Uber drivers in California are suing the ride-sharing company, claiming the “constant barrage” of messages in its app violates workers’ rights. The group of drivers is seeking up to $260 million in penalties, saying in a press release that Uber is “illegally exploiting its economic power over its California-based drivers by pressuring them to support the Yes on 22 campaign.”
The drivers say they have been getting messages reading “Prop 22 is progress,” and receiving in-app warnings about what would happen if Prop 22 were to fail. They have to click “OK” before they can move forward in the app. “Almost every time we log on, we are fed more one-sided information to pressure us into supporting Prop 22,” Ben Valdez, a driver for Uber and one of the plaintiffs in the case, said in a statement. That includes in-app videos of drivers speaking about why “Prop 22 would make a difference,” reinforcing Uber’s stance that the measure should pass.
California law prohibits employers from trying to influence employees’ political activities by threatening a loss of employment, according to the press release. The lawsuit, which was first reported by The Washington Post, takes aim at what it calls Uber’s wrongful efforts to dictate to its drivers how they should vote in the upcoming election. But it’s not clear whether the law would apply to Uber drivers, all of whom are independent contractors, not employees — the very status that’s up for debate in the Prop 22 battle.
“Let’s be absolutely clear,” said attorney David Lowe, of Rudy, Exelrod, Zieff & Lowe, in a statement announcing the lawsuit. “Uber’s threats and constant barrage of Prop 22 propaganda on an app the drivers must use to do their work have one purpose: to coerce the drivers to support Uber’s political battle to strip them of workplace protections.”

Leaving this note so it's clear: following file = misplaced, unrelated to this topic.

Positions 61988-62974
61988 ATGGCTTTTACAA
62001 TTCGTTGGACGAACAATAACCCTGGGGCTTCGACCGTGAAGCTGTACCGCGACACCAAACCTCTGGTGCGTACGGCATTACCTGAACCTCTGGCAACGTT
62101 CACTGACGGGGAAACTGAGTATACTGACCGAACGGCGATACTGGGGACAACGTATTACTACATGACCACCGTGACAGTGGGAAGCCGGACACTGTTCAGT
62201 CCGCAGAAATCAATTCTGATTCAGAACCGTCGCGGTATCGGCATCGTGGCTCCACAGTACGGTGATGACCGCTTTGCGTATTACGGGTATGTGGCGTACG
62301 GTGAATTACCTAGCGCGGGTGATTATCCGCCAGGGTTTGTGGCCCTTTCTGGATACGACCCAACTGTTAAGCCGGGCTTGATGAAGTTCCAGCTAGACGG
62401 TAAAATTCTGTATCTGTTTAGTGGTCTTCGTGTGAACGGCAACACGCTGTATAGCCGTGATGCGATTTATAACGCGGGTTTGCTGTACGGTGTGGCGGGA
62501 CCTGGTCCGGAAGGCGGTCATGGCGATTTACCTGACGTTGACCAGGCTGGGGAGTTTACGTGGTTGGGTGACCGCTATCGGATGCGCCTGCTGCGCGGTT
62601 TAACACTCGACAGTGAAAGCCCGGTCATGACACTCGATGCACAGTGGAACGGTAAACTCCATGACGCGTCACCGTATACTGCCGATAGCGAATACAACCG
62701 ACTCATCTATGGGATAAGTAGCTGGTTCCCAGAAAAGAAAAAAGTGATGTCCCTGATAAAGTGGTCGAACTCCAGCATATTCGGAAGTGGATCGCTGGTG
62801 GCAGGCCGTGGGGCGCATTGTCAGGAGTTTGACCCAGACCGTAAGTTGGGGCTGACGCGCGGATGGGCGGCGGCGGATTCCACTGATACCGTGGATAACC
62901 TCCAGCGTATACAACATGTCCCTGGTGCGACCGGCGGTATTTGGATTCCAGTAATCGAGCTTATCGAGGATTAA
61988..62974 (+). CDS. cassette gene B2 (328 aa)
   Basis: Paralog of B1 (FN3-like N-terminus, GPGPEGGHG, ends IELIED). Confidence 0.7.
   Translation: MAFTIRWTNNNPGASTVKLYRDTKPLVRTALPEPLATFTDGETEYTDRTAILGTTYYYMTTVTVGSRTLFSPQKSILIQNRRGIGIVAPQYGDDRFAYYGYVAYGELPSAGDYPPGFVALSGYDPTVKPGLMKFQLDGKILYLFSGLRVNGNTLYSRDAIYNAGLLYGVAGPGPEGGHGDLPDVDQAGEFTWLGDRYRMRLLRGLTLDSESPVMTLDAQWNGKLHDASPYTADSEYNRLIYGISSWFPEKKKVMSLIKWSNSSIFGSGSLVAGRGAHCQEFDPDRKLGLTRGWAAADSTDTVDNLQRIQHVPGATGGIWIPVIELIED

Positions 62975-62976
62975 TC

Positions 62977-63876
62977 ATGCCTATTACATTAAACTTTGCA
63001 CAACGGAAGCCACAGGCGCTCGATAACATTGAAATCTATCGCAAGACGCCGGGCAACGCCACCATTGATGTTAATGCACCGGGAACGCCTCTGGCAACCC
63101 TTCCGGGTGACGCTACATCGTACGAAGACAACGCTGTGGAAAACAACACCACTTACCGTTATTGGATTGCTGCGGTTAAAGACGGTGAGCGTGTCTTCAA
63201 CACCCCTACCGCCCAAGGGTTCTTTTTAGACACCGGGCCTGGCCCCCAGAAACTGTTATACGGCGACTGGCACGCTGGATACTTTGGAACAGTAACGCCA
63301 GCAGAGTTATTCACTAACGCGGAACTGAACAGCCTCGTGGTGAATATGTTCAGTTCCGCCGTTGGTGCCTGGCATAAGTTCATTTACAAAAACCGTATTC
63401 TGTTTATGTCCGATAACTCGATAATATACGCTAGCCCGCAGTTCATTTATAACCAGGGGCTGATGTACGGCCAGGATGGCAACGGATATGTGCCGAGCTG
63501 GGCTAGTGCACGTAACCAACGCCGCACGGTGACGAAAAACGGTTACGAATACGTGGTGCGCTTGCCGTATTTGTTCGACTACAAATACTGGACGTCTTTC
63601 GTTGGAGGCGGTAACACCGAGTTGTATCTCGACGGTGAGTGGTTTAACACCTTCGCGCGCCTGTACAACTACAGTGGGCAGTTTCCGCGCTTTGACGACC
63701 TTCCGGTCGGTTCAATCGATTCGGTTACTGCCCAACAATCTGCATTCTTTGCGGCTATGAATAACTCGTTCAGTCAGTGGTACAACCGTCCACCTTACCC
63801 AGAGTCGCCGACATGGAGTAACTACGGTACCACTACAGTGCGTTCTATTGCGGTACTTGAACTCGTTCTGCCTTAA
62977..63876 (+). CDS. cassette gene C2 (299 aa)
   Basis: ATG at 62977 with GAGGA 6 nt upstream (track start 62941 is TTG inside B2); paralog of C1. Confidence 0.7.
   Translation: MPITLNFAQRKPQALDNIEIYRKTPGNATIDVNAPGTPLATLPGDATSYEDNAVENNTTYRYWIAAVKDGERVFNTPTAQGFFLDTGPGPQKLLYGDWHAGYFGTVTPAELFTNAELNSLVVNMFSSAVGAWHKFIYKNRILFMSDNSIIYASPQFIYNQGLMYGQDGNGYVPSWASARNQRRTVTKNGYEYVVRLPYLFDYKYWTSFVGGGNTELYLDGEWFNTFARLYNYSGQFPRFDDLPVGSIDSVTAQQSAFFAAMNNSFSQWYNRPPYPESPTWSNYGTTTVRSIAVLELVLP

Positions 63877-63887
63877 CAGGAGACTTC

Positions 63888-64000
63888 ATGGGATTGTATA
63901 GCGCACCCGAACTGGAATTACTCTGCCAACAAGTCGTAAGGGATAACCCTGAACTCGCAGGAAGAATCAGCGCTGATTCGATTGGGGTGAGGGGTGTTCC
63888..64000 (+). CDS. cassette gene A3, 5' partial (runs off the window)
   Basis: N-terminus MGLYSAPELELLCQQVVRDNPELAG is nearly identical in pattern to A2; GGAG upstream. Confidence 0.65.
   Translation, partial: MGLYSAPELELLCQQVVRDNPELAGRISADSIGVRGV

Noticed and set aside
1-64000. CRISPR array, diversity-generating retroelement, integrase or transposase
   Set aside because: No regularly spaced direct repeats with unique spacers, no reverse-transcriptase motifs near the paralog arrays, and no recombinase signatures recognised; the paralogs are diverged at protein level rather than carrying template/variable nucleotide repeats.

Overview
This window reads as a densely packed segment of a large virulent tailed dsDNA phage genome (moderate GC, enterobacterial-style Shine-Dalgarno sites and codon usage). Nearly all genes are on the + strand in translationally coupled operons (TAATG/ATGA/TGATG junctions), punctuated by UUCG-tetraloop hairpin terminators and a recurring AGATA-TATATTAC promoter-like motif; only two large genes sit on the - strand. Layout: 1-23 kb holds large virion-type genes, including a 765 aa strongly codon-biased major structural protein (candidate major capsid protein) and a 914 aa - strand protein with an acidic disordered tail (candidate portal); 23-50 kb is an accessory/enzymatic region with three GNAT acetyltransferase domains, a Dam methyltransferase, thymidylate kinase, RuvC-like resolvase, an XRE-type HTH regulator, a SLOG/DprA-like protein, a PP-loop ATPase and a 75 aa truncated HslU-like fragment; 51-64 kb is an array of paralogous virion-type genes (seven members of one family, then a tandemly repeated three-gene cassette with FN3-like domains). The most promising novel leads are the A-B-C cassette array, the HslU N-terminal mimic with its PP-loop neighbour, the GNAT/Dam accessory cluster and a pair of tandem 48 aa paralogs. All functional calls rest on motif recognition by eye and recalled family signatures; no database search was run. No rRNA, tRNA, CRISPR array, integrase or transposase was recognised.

Prop 22, a November ballot initiative in California, would exempt companies like Uber, Lyft, and DoorDash from a California state law that requires them to classify their workers as employees. Drivers for Uber are classified as independent contractors who aren’t entitled to overtime pay, paid sick leave, or other benefits. The companies have spent more than $186 million on a campaign to support Prop 22.
The workers are seeking an injunction to prevent Uber from showing any further Prop 22 messages to drivers in the app. The lawsuit was filed in San Francisco Superior Court, under the California Private Attorneys General Act, which allows employees to sue on behalf of the state, Lowe said. The suit alleges that Uber told workers that 72 percent of its drivers plan to vote yes on Prop 22, which the workers say is “false and misleading.” The company says the survey was conducted in May and June, before there was any messaging in the app.
“This is an absurd lawsuit, without merit, filed solely for press attention and without regard for the facts,” an Uber spokesperson said in an email to The Verge. “It can’t distract from the truth: that the vast majority of drivers support Prop 22, and have for months, because they know it will improve their lives and protect the way they prefer to work.”
But this is not the first time Uber has been called out for its aggressive messaging around Prop 22. Earlier this month, before California users of the app could call for a ride, they had to “confirm” they’d seen a message that described how wait times and prices would rise if Prop 22 wasn’t passed (the text was later changed to “continue to ride”). Last week, Uber users complained on social media about in-app notifications stating that “Prop 22 will save lives,” in an apparent violation of Apple’s app developer agreement which prohibits sending “unsolicited message to customers, including […] Push Notifications.”
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